Worm Breeder's Gazette 13(5): 13 (February 1, 1995)

These abstracts should not be cited in bibliographies. Material contained herein should be treated as personal communication and should be cited as such only with the consent of the author.

Plate Ecology

Patrick Phillips (patrick@wbar.uta.edu)

Biology Department, University of Texas, Arlington, TX 76019

      An NGM plate full of worms and bacteria forms a complete two-species 
 microcosm that can be useful for studies of ecological dynamics.  I was
led to this project while trying to develop a suitable discrete generation
protocol for artificial selection studies.  Cleaning plates with a
sodium±hypochlorite solution every four days (20C) produces sequential
populations without having to worry about overlapping generations or dauer
formation.  While working out this method, however, I noticed that in some
generations there would be tens of thousands of worms on a plate whereas
other generations would yield only a few thousand worms.  The functional
explanation for this turned out to be density dependent population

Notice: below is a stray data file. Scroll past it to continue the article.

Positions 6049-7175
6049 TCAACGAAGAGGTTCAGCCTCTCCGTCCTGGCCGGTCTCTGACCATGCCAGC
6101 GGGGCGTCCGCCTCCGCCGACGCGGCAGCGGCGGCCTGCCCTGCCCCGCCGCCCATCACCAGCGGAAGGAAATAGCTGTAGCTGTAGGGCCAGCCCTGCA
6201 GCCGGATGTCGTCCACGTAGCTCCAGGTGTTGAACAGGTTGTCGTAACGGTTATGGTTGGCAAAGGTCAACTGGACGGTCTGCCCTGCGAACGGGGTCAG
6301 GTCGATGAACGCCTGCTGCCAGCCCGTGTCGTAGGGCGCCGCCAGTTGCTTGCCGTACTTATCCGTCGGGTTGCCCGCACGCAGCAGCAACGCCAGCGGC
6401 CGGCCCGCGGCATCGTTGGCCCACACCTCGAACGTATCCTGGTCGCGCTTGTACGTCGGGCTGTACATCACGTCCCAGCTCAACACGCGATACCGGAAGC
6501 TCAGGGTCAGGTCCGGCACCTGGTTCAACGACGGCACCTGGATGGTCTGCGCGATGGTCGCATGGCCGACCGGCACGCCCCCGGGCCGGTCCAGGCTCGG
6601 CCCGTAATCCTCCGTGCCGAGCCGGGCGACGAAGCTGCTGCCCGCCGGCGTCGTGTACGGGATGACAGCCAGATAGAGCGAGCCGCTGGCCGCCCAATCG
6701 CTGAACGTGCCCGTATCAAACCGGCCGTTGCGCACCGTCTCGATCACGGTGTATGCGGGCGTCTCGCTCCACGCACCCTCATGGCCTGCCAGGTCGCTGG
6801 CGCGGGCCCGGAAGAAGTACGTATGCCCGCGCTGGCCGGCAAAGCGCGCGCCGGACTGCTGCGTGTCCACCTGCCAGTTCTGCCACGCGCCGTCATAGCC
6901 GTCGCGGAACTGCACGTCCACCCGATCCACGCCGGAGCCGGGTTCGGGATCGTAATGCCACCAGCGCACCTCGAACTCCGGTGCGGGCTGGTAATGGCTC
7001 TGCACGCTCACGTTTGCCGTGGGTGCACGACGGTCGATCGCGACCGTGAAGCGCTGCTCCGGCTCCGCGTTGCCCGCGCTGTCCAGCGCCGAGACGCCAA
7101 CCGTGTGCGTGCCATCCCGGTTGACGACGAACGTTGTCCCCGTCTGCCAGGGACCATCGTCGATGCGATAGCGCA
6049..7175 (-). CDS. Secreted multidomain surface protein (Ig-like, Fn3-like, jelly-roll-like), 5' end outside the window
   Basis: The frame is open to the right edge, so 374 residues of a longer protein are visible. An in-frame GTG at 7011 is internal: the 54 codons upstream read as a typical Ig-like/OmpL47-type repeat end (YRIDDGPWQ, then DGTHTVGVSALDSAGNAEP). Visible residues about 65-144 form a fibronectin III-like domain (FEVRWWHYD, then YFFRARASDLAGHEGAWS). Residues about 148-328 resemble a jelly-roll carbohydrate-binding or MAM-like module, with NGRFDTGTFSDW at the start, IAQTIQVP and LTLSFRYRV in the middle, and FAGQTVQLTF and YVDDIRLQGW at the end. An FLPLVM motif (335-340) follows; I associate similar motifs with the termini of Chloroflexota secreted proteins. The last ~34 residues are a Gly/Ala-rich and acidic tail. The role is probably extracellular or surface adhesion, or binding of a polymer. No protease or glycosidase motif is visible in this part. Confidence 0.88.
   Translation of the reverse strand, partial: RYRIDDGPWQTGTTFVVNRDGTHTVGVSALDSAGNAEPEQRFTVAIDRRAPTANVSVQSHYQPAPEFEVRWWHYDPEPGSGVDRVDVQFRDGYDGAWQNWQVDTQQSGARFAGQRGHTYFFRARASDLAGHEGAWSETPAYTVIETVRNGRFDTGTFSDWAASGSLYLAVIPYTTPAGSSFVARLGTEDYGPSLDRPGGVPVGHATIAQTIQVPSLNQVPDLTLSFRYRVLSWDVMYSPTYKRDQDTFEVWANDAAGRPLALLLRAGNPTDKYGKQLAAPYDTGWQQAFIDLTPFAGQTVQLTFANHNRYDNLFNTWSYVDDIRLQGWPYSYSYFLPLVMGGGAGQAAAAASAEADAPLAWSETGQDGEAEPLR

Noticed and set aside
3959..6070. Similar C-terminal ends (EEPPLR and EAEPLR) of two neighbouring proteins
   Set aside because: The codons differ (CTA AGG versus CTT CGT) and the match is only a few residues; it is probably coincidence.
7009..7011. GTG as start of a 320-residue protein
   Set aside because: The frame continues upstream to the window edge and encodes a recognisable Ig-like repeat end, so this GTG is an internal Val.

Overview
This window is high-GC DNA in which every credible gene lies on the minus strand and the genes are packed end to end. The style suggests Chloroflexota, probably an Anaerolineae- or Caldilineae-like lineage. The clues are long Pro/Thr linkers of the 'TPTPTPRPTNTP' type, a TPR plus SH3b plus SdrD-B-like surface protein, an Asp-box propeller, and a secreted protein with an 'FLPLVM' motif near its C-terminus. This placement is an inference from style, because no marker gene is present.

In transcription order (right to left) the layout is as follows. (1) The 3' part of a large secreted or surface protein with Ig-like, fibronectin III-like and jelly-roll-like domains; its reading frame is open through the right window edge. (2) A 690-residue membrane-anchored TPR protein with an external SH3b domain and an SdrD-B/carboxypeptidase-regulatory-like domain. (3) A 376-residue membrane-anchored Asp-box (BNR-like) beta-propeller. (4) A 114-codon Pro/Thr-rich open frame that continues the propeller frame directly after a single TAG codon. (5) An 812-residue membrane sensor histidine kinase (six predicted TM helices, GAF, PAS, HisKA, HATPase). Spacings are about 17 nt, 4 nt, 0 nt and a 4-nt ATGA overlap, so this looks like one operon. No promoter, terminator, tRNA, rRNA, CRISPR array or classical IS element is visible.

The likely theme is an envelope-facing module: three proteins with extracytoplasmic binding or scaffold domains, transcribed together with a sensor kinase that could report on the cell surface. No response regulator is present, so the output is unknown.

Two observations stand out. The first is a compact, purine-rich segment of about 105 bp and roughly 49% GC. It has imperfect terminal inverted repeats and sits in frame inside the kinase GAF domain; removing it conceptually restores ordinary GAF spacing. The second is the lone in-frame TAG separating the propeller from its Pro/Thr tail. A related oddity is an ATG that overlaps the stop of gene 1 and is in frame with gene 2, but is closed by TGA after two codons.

regulation.  When there are a few worms on a plate, there is plenty of
food and many eggs are produced for the next generation (the population
increases).  When the number of worms becomes large, however, worms begin
developing more slowly, and may not be producing eggs by day four.  This 
 can lead to a crash in population size.  Ordinarily, we would expect a
steady state to be reached at the carrying capacity of the plate.  C.
elegans produces an extremely large number of offspring, however, and its
net reproductive rates is large enough to theoretically generate complex
patterns of population dynamics, including chaos.
      To test this hypothesis, I raised four replicate lineages of N2
worms for 100 generations using the serial transfer technique described
above (10cm   plates).  The the volume of OP50 inoculum was controlled,
and worm densities were estimated using serial dilutions of the worms
rinsed off the plates.  Although the population dynamics during this time
were indeed complex (see figure--record high 78,900; carrying capacity
probably around 15,000), the fact that replicates occasionally tend to
cycle in concert suggests that environmental factors as well as population
regulation effects are influencing population dynamics.  Possible
environmental influences are small variations in the time between
cleanings, plate age and quality, and E. coli culture age and quality. 
The data still need to be analyzed using more sophisticated methods  
before can I determine whether a chaotic signature emerges from the  
environmental noise, but one message I take from this is that if it is  
difficult to separate these features in a tightly controlled system such
as C. elegans plates, then doing it in natural populations might well be